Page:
The Essence of Life

The Essence of Life

Saturday, November 30, 2013

My $99 Anschütz

The perfect complement for my Haversack

On my latest trip to Brazil I had the opportunity to visit my hometown in the last weekend of October, and during that time I had the pleasure to meet my friend Aluísio Albuquerque, and during a brief visit to his home he showed me a gift that he had received shortly ago, a little Winchester 22 bolt-action "Tumb Trigger". To say that I was envious would probably be an overstatement, but that reminded me that I did not have a single shot twenty-two, and a professional small boy, to parafrase the late Peter Hathaway Capstick, who was too smart to take himself too seriously, not only needs, but truly desires such a timeless classic.

Well, some weeks ago my wife, who among many other responsibilities takes care of our mail and personal accounting, handed me a US$ 120 vaucher that Gander Mountain sent me and minutes later I found another US$ 10 gift card gratiously sent by Pheasants Forever. With that much "free" money available I was compeled to visit the local Traverse City store and explore the many possibilities to use my newly acquired funds.

The first trip with my wife was unsucessful as nothing caught my eye, but a week or so later the situation changed. After dropping my wife at the gym I drove to Gander Mountain to again search for that special something that would find a place in my heart and my life (you know how small boys behave).

Upon entering the store and quickly perusing the new firearms without finding anything attractive I moved to the relative small used guns shelf and among a lot of Mosin-Nagants, several shotguns and other center-fire rifles there was this small bolt-action twenty-two. I saw that it was in very decent shape and started to exam it and two things really caught my eye: the ANSCHÜTZ logo on top of the action and the $99 price tag!

As the sales associates were busy and there were other people looking at used guns that could steal my just found treasure I just stood there until help came my way, and before anything I double checked the price. It really was $99 and soon afterwards we , the little Anshütz and me, were on our way home.

When we arrived I immediately started an internet search to learn about my new acquision and after some false starts which called the rifle a "Garden Gun", which would have made me happy if that was the case as I really like those ancient European smooth bore "micro-shotguns", but finally I found a copy of an early 1960's Stoeger catalog that portraited ANSCHÜTZ JUNIOR VARMINTER .22 Long Rifle Caliber Rifles and Carbines. There were four guns on the page with prices varying from $22 to $110, and the top and least expensive one was the MODEL 1361E .22 RIFLE. The description matches my own rifle in every aspect, except that while the catalog states "A single-shot rifle with a manual cocking knob" my rifle will cock upon the bolt being closed.

As we had a week of pretty nasty weather the only place that I could comfortably test my new rifle was my basement airgun range, and in order to make it safe I relied upon Aguila's Super Colibri ammo which is actually less powerful and quieter than some of my air rifles, and therefore totally safe for my bullet traps. At around thirty feet off-hand (remember Jeff Cooper: rifles must have practical hitability) the little Anschütz performed as expected, hitting the twelve gauge empty hulls I was using as reactive targets and later my airgun metallic silhouettes. The only noise was that of the 20 grain lead pointed bullet hititing its target.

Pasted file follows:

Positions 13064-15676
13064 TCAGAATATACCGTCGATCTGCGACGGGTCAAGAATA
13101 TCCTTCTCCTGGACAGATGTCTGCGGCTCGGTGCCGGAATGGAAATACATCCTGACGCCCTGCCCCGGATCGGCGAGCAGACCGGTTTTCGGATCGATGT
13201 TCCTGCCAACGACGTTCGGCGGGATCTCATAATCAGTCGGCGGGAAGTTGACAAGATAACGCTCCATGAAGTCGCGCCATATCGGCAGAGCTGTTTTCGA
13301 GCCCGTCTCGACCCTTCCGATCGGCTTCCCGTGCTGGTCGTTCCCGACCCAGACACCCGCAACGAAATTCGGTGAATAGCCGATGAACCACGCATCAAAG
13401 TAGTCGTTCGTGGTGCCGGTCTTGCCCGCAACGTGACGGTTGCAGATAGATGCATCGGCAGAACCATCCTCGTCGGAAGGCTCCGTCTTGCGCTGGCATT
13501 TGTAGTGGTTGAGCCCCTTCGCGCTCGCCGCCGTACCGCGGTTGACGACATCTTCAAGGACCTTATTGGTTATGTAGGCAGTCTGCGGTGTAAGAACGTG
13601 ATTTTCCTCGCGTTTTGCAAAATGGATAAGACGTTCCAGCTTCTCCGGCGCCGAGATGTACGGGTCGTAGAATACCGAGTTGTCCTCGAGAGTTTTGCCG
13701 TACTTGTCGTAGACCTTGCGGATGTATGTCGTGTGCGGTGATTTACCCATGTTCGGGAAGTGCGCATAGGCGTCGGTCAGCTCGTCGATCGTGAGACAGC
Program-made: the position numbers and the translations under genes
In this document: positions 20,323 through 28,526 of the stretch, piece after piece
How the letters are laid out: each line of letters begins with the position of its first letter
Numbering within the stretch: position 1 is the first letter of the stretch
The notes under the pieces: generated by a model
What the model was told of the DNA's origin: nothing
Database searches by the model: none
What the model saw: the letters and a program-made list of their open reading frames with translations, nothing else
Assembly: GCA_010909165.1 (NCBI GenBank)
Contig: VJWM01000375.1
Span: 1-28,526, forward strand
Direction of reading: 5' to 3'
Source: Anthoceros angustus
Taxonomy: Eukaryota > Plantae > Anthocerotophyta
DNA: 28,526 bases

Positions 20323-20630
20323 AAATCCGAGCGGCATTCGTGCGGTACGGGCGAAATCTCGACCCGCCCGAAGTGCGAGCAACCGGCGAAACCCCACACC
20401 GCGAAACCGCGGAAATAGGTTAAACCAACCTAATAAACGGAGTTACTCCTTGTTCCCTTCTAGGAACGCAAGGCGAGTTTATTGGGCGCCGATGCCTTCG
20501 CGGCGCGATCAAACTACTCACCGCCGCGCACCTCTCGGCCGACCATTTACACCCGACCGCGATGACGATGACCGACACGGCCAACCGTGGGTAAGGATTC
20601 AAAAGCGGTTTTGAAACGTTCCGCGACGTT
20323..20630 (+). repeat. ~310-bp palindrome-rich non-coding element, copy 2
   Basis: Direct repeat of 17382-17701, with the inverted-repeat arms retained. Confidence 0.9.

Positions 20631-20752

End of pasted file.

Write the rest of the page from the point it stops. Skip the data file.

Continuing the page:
Today I disassembled the little Anschütz for proper cleaning and to better understand it mechanism. A single screw joins the stock with the lock and barrel. A robust leaf spring provides resistance to trigger movement, and the complete lock mechanism is of a sinmple and elegant construction, and the complete rifle probably has less than twenty parts, counting all moving and non-moving parts. "Simplicity is the ultimate sophistication" - Leonardo da Vinci

Since my Anschütz held minute of mice accuracy in the indoor range, I am sure it will perform just as well outdoors, and I am now planning a small game safari after cottontail rabbits and maybe squirrels for the Christmas holidays, but first I must secure the front sight that has some play to it. Maybe Del will coach me.

Well, now I have a rifle that not only rivals Aluísio's Winchester Tumb Trigger, but complements my grandson's Crickett (maybe in four or five years), and also is the perfect companion for my haversack. And who knows which adventures we may enjoy in the northern Michigan woods?

The 1960's Stoeger catalogue page


  1. helo i am from Belgium and have the same gun,works great.

  2. I am in Canada and have a CIL 111, which is the exact same rifle. I have owned several single shot 22's over the years, but I must say, this one is the most accurate and most reliable, just a great little plinking gun.

  3. Seem you have a variant of the Anschutz Flobert 1 action, the bolt handle slot being on top of the action (Flobert 2 has the slot on the side as in CIL-Anschutz Model 167)

  4. Search for great gear and clothing for your outdoor activities at